The next-generation “forest army”: Biden launches civilian climate corps program

The Biden Administration today launched a civilian Climate Corps program intended to employ 20,000 Americans to build and restore public lands. The idea is to create jobs while also working toward the Biden Administration’s promise to reach net zero emissions by 2050, deploying corps members to work in wind and solar production as well as environmental conservation projects. Created in the image of a Great Depression-era civilian climate corps program incorporated by former President Franklin D. Roosevelt, Biden’s program aims to “mobilize the next generation of conservation and resilience workers and maximize the creation of accessible training opportunities and good jobs.” However, the program will employ far less than the more than 3 million men in Roosevelt’s era.

The program was initially outlined in an executive order Biden issued during his first month in office. Originally, $30 billion was set aside for the program as a part of the Inflation Reduction Act, but this was ultimately removed. Administrative officials declined to tell the Washington Post how much or from where funding will come from instead, the outlet reported.

On Monday, House Democrats called on Biden to move forward with the program, citing the urgency of the climate crisis as demonstrated by recent flooding, extreme heat and devastating wildfires like those that ravaged Maui in August. “By leveraging the historic climate funding secured during your Administration, using existing authorities and coordinating across AmeriCorps and other relevant federal agencies, your Administration can create a federal Civilian Climate Corps that unites its members in an effort to fight climate change, build community resilience, support environmental justice and develop career pathways to good-paying union jobs focused on climate resilience and a clean economy,” they wrote.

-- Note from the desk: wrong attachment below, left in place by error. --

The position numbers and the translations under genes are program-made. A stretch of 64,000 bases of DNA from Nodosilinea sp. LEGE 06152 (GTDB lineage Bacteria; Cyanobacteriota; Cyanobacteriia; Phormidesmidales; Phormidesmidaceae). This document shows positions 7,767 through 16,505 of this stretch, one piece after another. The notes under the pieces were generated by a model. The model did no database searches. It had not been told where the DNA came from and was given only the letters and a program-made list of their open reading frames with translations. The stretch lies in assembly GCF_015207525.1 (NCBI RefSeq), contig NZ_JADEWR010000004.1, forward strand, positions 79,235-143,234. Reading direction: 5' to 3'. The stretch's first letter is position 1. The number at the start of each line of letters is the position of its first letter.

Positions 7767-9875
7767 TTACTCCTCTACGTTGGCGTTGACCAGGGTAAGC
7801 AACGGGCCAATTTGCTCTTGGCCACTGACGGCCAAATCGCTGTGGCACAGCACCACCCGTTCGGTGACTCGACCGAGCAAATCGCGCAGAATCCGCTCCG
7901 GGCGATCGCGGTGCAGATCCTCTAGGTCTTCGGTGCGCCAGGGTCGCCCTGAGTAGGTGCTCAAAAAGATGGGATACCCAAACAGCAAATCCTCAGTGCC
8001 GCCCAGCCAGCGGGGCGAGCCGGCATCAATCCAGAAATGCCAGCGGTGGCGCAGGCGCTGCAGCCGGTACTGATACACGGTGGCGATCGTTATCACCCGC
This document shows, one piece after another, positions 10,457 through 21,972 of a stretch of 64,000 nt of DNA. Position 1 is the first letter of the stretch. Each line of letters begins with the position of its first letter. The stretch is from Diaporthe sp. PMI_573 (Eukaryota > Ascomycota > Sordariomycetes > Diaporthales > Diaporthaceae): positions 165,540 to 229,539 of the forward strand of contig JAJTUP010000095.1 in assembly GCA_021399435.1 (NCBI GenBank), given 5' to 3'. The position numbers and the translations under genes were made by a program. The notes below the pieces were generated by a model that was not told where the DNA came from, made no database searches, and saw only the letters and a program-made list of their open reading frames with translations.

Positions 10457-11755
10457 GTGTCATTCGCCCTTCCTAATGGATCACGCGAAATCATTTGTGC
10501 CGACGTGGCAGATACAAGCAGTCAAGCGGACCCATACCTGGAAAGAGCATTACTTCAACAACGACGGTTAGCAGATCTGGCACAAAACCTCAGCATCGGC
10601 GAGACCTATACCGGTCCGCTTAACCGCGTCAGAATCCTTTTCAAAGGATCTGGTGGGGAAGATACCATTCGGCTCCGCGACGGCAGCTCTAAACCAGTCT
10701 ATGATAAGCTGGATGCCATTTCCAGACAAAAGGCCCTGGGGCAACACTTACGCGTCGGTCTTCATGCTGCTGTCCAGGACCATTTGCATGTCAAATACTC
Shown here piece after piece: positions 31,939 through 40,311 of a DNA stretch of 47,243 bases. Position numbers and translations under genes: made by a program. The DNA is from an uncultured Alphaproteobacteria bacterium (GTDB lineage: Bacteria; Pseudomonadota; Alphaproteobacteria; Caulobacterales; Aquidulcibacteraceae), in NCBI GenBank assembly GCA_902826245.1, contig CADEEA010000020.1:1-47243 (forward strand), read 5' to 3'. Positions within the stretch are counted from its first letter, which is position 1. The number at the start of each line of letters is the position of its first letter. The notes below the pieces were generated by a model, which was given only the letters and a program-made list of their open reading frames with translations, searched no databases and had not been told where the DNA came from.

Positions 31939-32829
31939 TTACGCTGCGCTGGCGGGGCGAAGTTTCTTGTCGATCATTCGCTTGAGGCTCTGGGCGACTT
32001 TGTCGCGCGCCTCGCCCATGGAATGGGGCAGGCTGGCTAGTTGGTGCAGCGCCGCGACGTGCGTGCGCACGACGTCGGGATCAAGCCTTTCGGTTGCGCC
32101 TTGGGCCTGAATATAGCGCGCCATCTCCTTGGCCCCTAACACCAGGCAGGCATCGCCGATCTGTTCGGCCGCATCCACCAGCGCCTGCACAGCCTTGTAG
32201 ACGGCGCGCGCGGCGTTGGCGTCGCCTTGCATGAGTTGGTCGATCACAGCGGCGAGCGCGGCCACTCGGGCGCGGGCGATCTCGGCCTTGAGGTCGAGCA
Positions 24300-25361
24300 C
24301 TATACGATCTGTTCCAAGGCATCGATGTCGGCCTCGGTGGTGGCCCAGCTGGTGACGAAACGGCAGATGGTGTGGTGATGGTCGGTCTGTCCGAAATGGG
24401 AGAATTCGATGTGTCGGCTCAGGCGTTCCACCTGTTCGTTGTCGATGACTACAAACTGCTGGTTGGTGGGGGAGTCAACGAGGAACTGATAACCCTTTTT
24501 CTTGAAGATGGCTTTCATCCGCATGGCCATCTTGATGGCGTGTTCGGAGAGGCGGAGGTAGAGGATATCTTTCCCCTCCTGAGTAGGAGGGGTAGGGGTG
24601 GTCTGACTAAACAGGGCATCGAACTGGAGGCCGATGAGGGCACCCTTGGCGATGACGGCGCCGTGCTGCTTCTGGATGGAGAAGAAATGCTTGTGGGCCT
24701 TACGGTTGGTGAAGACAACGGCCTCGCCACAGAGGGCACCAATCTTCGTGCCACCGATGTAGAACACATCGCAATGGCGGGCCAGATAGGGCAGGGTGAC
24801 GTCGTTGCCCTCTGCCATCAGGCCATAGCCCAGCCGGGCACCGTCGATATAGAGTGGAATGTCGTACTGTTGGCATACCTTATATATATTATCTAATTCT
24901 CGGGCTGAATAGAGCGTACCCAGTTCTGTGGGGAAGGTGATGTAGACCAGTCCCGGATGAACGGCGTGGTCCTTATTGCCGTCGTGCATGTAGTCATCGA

On Sunday, tens of thousands of protestors marched in New York City urging Biden to declare a climate emergency, which he still has not done in spite of experts warning of an ongoing “biological holocaust” while humanity dangerously pushes our planet to its extreme limits. Meanwhile, record-shattering heatwaves made summer 2023 the hottest in humanity’s history and the U.S. experienced a record-breaking 23 natural disasters exceeding $1 billion in damages.


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